To the Editor:
This Friday, state regulators are poised to move the goalposts—while the ball is in midair. At least, that is what the Public Utilities Regulatory Authority (PURA) currently proposes to do in the United Illuminating (UI) rate case. Nearly a year ago, UI submitted thousands of pages of documentation supporting its case. Yet PURA waited until the eleventh hour to announce it has in mind brand new standards by which to judge UI. That may be within PURA’s rights. But what PURA should avoid is a rush to judgment.
Given the potential new standards, PURA should take the time needed to fairly evaluate this complex decision and postpone its August 25th vote. That grace period would give due process a chance.
I am very familiar with the complex challenges PURA faces. For over four decades, I have practiced regulatory and administrative law. As a young attorney in Tucson, Arizona, I took an oath to uphold the integrity of the legal process. I began my career representing taxpayers against the Internal Revenue Service.
I then had the honor of serving four terms in the Arizona state Senate, six years as a state public utility commissioner, and five years as a Commissioner at the Federal Energy Regulatory Commission.
I relay my misgivings here with respect and humility as I do not represent any parties in this dispute, nor am I a Connecticut resident, though over the course of my career I have worked alongside many capable and dedicated public servants from Connecticut.
Given these past experiences, I am deeply respectful of PURA and the important duties it undertakes. Rate cases are complex and grounded in the public interest, unlike everyday litigation.
Electric distribution companies have been regulated as public utilities since the days of Thomas Edison—a system that requires regulators to consider and balance the interests of multiple stakeholders and then render a decision in the overall public interest. The electric service those utilities provide should be affordable, reliable, and environmentally sustainable.
Regulators, accordingly, may not allow utilities to over-earn, but their revenues must be adequate to attract the financing and investment necessary to ensure a grid that citizens can count on. And the proper operation of the grid is today a moral imperative.
All parties to utility rate cases on these topics are entitled to a hearing that is fair. I express no views on the ultimate outcome here, but forging ahead this Friday would not be fair. PURA’s draft decision proposes to change midstream the legal standards for assessing UI’s costs and return on capital investment—after the evidence had been submitted at hearing.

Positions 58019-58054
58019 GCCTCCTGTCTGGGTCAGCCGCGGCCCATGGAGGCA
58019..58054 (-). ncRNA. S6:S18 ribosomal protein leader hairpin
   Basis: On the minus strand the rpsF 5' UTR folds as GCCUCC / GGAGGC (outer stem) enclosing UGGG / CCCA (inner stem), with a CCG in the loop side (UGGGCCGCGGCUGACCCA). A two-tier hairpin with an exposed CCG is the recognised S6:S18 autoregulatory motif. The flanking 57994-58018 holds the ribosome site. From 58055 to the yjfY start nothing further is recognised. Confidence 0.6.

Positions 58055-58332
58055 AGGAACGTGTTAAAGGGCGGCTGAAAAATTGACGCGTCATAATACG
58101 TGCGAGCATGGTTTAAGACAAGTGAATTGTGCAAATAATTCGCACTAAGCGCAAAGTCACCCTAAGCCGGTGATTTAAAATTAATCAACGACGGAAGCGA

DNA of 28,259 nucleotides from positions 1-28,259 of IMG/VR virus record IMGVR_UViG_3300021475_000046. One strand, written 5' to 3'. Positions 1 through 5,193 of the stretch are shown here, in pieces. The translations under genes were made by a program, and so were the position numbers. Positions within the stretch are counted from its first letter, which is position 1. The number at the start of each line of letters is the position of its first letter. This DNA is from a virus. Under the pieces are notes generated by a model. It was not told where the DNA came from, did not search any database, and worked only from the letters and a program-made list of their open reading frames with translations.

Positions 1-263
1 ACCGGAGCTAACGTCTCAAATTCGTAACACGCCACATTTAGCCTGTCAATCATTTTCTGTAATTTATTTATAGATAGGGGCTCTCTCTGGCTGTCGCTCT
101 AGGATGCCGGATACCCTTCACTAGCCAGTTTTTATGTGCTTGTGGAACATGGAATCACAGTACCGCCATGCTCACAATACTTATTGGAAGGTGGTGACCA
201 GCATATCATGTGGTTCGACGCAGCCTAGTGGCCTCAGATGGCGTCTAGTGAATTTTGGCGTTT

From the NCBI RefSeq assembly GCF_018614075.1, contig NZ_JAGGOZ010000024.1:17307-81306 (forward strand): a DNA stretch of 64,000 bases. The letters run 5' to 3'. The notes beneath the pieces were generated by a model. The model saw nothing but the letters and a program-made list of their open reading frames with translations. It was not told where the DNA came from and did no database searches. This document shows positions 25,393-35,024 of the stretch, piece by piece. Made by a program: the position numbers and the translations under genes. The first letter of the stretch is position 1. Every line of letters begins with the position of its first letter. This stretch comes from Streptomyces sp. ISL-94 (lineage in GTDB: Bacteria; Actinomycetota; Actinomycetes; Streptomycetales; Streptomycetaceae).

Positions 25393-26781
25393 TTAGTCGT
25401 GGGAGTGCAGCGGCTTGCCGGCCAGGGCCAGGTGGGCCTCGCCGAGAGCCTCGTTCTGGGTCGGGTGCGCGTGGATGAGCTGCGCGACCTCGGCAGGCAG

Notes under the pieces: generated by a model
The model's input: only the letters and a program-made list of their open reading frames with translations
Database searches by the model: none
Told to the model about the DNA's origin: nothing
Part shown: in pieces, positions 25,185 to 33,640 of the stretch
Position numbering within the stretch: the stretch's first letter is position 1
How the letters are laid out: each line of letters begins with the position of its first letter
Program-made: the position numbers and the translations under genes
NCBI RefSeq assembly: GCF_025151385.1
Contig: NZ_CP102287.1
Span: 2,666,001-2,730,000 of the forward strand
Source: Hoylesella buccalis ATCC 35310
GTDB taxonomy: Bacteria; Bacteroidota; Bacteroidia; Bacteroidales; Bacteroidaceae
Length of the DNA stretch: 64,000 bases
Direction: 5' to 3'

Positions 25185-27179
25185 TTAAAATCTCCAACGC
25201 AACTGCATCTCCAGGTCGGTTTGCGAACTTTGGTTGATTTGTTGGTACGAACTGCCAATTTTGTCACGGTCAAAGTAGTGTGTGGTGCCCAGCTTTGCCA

Regulatory agencies, to be sure, are granted by their legislatures wide authority to impose legal standards on utilities, and if they stray too far the courts can rein them in. During my tenure as a utility regulator, I did feel it appropriate at times to revise legal standards on a looking-forward basis, often through a rulemaking under administrative procedure statutes. The draft PURA decision, however, upsets the applecart after the evidentiary record has closed.
This goes beyond changing the rules in the middle of the game and is more akin to changing the scoring after the game has been played. At minimum, the parties need a time-out to evaluate and address the new standards.
Lawmakers often hear the saying “legislate in haste, repent at leisure.” Given the high stakes and intense public scrutiny of rate cases, that adage is worth heeding here. I have been an attorney on both sides of the dais, but nothing in my tenure as regulator compares with the complex challenge presented by a 2023 utility rate case. My suggestion in this proceeding is that all sides pause to “take a deep breath.”
I sympathize with all the stakeholders putting on their evidentiary cases under today’s conditions. A power grid that provides 24/7 electric service is essential to our way of life. At the same time, climate change is spurring an energy transition starting with how we generate, transmit, and distribute electricity. Rampant inflation already imposes burdens on businesses and homeowners that use electricity, and PURA is reasonably focused on prices. But utilities face the same inflationary challenges for steel, wire, bucket trucks, and sundry other building blocks needed to maintain grid reliability in the face of now too common extreme weather events.
Now is not the time for a rush to judgment. Like the rest of the country, Connecticut is in the midst of a complex energy transition. PURA has proposed at the last minute to switch the standards that govern this transition—after the record has closed—and then slam the book closed on UI’s rate case without providing the process necessary to evaluate the issues at play. This haste would be an injustice not only to UI and its hundreds of Connecticut employees but also to the very foundations of regulatory fairness and ultimately to the people of Connecticut.
Marc Spitzer is attorney for Edison Electric Institute, a trade association for investor owned utilities